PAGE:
Do you remember when newspapers were the source for news back in the day? Yes, you could catch the national nightly news on your television set but if your family had a subscription to a small town newspaper, the news was personalized to you. Local happenings, local police reports, local obituaries, sales at local businesses; sadly, most consumers never preserved their newspapers and were either set ablaze in the backyard burn barrel or became a barrier between old glassware stored in your grandparent’s attic.
The nostalgia in my soul has recently led me down the rabbit hole of old newspapers. Thankfully, modern technology has given me the opportunity to follow this trail with my laptop at home instead of a microfiche projector at the library. My perspective of digging through old newspapers has also changed. This experience while I was young meant doing research for school assignment while now, my eyes are opened to the history of that moment in time. Thanks to Google’s newspaper archive I’ve found a few publications that are relatively close to the newspaper experience I remember, growing up in Central PA in the ’80s.
One of the biggest things that contribute to newspaper nostalgia are the advertisements. Local business ads like grocery stores, banks, and car dealers can be relatable to just about everyone but are more personal to natives of that newspaper’s area. What I believe are the best ads to stoke up nostalgia are the ones for defunct retailers who had stores across multiple states or even nationwide. My favorites are from department stores or malls because I treasured those trips as a kid. Visiting the toy aisles, eating a special treat, and hiding among the racks of clothes is what I lived for back then. One of my favorites was Hills Department Store.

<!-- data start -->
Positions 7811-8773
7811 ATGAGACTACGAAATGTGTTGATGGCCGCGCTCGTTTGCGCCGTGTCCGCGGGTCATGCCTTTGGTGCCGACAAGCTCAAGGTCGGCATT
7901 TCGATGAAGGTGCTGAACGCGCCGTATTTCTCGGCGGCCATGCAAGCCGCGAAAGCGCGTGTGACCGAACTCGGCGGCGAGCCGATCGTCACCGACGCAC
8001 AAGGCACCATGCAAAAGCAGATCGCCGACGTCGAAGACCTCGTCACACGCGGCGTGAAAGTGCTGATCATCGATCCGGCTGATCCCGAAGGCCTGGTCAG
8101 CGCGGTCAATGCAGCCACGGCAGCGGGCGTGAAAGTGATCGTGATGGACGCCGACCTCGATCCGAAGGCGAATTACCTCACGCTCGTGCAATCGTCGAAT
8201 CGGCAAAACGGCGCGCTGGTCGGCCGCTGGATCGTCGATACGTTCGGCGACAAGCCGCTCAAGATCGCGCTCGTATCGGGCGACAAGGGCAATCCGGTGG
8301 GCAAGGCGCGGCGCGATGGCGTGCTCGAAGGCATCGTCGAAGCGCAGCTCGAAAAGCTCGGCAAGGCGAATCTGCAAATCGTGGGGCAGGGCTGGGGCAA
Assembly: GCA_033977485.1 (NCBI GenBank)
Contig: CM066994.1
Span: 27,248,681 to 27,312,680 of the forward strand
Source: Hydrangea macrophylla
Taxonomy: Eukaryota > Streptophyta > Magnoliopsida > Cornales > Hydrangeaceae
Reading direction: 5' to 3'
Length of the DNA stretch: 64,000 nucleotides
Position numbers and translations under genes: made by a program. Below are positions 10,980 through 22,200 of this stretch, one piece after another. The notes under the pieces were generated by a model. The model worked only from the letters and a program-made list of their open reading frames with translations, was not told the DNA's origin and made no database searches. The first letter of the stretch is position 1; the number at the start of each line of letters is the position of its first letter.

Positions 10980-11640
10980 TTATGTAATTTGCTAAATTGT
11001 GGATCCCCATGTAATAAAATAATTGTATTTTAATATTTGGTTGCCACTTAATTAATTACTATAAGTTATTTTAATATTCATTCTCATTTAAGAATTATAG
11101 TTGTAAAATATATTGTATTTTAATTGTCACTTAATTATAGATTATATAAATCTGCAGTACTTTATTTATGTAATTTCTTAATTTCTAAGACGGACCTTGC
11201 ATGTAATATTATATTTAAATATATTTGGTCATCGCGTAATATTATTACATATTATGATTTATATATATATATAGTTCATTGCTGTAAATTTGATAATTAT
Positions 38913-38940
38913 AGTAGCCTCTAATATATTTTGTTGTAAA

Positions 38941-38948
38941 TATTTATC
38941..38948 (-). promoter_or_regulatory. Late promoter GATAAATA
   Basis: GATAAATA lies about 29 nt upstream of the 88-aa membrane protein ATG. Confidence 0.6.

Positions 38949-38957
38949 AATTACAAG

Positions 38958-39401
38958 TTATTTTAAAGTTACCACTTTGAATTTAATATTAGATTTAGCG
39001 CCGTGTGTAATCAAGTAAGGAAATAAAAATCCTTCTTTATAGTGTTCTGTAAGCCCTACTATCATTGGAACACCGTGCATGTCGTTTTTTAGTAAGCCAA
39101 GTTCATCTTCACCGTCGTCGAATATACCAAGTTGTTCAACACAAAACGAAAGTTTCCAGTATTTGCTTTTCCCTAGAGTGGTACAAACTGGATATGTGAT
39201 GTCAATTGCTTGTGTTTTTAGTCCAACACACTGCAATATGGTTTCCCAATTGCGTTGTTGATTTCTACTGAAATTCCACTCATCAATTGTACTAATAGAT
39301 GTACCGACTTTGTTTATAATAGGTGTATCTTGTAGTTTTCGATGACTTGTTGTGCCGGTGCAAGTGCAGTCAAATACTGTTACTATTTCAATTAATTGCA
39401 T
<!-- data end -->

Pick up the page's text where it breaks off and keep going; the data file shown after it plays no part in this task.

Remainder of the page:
My nostalgia for Hills Department Store was chronicled on an early episode of TRN Podcast, but the short version is Hills was truly “where the toys are.” The closest one to me was a good 30-minute trip in the car so it felt like special occasion when I visited. Perusing through the Observer-Reporter archive from the 1983-84 era and finding Hills Department Store newspaper ads has been such a fun experience. And while Hills had over 100 stores primarily in the Eastern region of the United States, I hope you will enjoy the ads below on some level even if you aren’t familiar with the store.
You could never have enough denim back in the ’80s. A few things stood out to me in these denim ads (other than the accentuated back pockets.) First, the Hills logo is so iconic to me. Even in a black and white newspaper scan, it seems to pop off the page. I also remembered the “Check us out!” phrase with the checkmark that was featured on Hills sales papers and sung in their television jingle. What I didn’t remember was the slogan “No need to wait for a sale. Ever.” It’s a bold statement when your competitor’s like Kmart, JC Penney, and Montgomery Ward do nothing but run sales ads. I know Hills marked inventory on clearance (bought a M.A.S.K. Boulder Hill playset that way) but advertising low prices without the “% Off” is a much more direct sales approach.